hold that the District Court properly found admiralty jurisdiction
over this dispute based on a maritime contract.(4)
In their cross-appeal, Thypin and
Donbakraft seek to appeal the District Court's interlocutory
order dismissing Metall for lack of personal jurisdiction pursuant
to Fed. R. Civ. P. 12(b)(2) and dismissing the conversion and
tortious interference with contract claims against Asoma for
failure to state a claim pursuant to Fed. R. Civ. P. 12(b)(6).
Asoma and Metall argue that this cross-appeal should be dismissed
for lack of appellate jurisdiction pursuant to 28 U.S.C. 1292(a)(3).
For the reasons that follow, we agree.
A. Standard Under 28 U.S.C.
Title 28, section 1292(a)(3) of
the United States Code provides, in pertinent part, that appeals
may be taken from "[i]nterlocutory decrees . . . determining
the rights and liabilities of the parties to admiralty cases
in which appeals from final decrees are allowed." Section
1292(a) is an exception to the general rule of finality stated
in 1291 and, as such, should be construed narrowly. See Roco
Carriers, Ltd. v. M/V NURNBERG EXPRESS, 899 F.2d 1292, 1297
(2d Cir. 1990) ("This exception to the final judgment rule
has its historical origins in the once common practice in admiralty
cases of referring the determination of damages to a master or
commissioner after resolving the question of liability.");
Tradax Ltd. v. M.V. HOLENDRECHT, 550 F.2d 1337, 1340-41 (2d
Cir. 1977) ("For this provision has been narrowly construed
and basically limited to cases where there has been a determination
of liability but not yet a computation of the damages.")
(citations omitted), abrograted on other grounds by Farrell
Lines Inc. v. Ceres Terminals Inc., 161 F.3d 115 (2d Cir.
1998); Lowry & Co. v. S.S. LE MOYNE D'IBERVILLE, 372
F.2d 123, 124 (2d Cir. 1967) ("[T]he courts have consistently
given [ 1291 and 1292(a)(3)] a narrow construction. Federal policy,
as distinguished from that followed by some state judicial systems,
is against piecemeal appeals."); In re Wills Lines, Inc.,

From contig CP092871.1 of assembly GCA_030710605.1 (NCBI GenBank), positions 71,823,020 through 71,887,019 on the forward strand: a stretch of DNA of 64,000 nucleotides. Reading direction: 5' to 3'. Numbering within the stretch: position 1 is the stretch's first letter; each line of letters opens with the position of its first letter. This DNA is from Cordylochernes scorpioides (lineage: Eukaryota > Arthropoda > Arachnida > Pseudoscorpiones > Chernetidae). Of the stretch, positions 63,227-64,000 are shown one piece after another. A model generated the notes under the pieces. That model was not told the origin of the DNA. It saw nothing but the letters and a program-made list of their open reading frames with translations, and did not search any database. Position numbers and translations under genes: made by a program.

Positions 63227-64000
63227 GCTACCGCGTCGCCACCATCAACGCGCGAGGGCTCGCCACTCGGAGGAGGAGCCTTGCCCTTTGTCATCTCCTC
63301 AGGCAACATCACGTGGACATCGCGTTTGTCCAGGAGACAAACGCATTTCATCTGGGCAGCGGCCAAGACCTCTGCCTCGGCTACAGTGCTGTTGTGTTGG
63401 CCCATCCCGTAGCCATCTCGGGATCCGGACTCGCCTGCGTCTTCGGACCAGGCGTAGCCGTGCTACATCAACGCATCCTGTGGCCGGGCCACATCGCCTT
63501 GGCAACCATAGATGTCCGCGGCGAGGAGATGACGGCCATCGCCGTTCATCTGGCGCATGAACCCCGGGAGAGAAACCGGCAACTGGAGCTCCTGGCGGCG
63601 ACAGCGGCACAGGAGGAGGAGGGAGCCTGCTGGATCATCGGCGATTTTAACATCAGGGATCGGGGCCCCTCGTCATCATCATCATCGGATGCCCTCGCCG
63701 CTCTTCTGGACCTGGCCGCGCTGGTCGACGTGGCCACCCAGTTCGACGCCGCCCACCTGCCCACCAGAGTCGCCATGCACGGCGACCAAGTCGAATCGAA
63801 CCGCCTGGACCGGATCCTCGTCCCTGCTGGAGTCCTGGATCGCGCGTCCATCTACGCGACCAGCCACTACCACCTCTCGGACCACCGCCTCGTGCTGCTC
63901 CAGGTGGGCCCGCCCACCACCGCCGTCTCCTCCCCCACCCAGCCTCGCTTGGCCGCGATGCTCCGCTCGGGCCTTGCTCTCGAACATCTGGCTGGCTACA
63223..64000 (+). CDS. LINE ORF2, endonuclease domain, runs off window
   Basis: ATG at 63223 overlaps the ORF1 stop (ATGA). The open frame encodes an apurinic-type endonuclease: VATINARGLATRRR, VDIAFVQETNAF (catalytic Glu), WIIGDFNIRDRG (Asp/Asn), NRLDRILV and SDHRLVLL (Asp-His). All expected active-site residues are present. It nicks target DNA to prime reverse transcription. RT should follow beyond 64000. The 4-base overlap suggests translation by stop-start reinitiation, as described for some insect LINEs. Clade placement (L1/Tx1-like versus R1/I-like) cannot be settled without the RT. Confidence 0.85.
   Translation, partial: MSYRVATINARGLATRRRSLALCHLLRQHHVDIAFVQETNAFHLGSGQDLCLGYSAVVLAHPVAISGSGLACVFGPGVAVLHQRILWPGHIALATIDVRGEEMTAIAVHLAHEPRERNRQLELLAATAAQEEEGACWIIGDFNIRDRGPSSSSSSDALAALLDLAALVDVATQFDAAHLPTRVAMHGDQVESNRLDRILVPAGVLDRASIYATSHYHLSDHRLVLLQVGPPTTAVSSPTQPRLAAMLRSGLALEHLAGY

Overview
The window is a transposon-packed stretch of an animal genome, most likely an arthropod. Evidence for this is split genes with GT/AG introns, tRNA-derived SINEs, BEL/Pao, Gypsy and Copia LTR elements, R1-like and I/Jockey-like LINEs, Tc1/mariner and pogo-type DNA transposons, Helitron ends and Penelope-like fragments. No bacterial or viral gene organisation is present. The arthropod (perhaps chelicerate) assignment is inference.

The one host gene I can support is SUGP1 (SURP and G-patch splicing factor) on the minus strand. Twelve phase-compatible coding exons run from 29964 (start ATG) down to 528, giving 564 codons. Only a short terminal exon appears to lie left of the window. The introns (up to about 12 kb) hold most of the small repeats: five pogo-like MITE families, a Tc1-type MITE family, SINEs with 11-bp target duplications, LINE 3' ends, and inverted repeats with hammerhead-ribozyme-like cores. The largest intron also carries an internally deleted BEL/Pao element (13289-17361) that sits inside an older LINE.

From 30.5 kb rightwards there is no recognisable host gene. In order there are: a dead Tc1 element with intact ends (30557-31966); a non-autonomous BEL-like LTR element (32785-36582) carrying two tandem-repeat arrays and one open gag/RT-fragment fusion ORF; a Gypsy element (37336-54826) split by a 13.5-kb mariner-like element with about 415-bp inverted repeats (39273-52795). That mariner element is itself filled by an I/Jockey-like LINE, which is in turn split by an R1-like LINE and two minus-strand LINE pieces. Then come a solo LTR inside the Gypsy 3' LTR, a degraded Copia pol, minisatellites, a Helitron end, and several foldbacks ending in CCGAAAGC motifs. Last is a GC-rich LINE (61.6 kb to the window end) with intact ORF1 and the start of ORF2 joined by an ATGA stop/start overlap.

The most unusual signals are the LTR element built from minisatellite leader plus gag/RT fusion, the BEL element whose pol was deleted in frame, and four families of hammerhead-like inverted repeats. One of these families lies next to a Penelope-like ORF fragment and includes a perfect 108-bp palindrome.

227 F.2d 509, 510 (2d Cir. 1955) ("It has been repeatedly
held, in this Circuit and elsewhere, that interlocutory decrees
determining the rights and liabilities of the parties to admiralty
cases means deciding the merits of the controversies between
them.") (internal quotation marks omitted), cert. denied,
351 U.S. 917 (1956). In accordance with the purpose for
which the exception was crafted, we have construed the language
in 1292(a)(3) to mean "that we have jurisdiction over such
an appeal when the court below, as is customary in admiralty,
has entered an interlocutory decree deciding the merits of the
controversy between the parties, but has left unsettled the assessment
of damages or other details required to be determined prior to
entry of a final decree." Allen N. Spooner & Son,
Inc. v. Connecticut Fire Ins. Co., 297 F.2d 609, 610 (2d
Cir. 1962) (per curiam); Bergeron v. Koninklijke Luchtvaart
Maatschappij, 299 F.2d 78, 79 (2d Cir. 1962) (per curiam)
A narrow construction of this exception
is consistent with the view shared by several of our sister circuits
that appellate jurisdiction under 1292(a)(3) should only be exercised
where the order at issue conclusively determines the parties'
substantive rights and obligations. In this regard, courts have
declined to hear appeals from orders striking a claim for damages
for loss of use of a plaintiff's vessel, see, e.g., Central
State Transit & Leasing Corp. v. Jones Boat Yard, Inc.,
77 F.3d 376, 377-78 (11th Cir. 1996) (finding order nonappealable
because it did not resolve the principal issue of liability--whether
either of the defendants was responsible for the damage to the
plaintiff's vessel); dismissing a complaint as to some defendants,
see, e.g., Seahorse Boat & Barge Corp. v. Jacksonville
Shipyards, Inc., 617 F.2d 396 (5th Cir. 1980) (per curiam);
and refusing to dismiss a complaint, see, e.g., Jack Neilson,
Inc. v. Tug Peggy, 428 F.2d 54, 55 (5th Cir. 1970) (denial
of motion based on lack of admiralty jurisdiction "did not
go to the merits of the claim"), cert. denied, 401
U.S. 955 (1971).
Some courts certainly have expanded
1292(a)(3)'s application and found that an order determines the
rights and liabilities of the parties so long as it resolves
a fairly separable claim or all matters involving a single party,
see e.g., Aparicio v. Swan Lake, 643 F.2d 1109, 1113 n.6
(5th Cir. 1981) (finding that an order dismissing one of several
separate claims for relief on the merits is appealable in an
admiralty case even though other claims arising from the same
injury remained open); Bradford Marine, Inc. v. M/V SEA FALCON,
64 F.3d 585, 587-88 (11th Cir. 1995) (finding that the final
order entered against the vessel was appealable under 1292(a)(3)
even though there was no disposition of the in personam claim
against its owner because the order decided the rights and liabilities
as to the vessel); Complaint of Nautilus Motor Tanker Co.,
85 F.3d 105, 109-10 & n.3 (3rd Cir. 1996) (finding that the
plaintiff shipowner in a limitation of liability proceeding could
appeal an order that only decided a counterclaim and noting that
"[t]o be appealable under section 1292(a)(3), an order in
admiralty need not determine all rights and liabilities of all
It is our view, however, that a
narrow construction of 1292(a)(3) better comports with the historical
origin of the exception and this Circuit's precedent. Moreover,
as a noted commentator has suggested, "arguments for expansive
interpretation of 1292(a)(3) are offset by the availability of
[Federal] Rule [of Civil Procedure] 54(b) and the more recent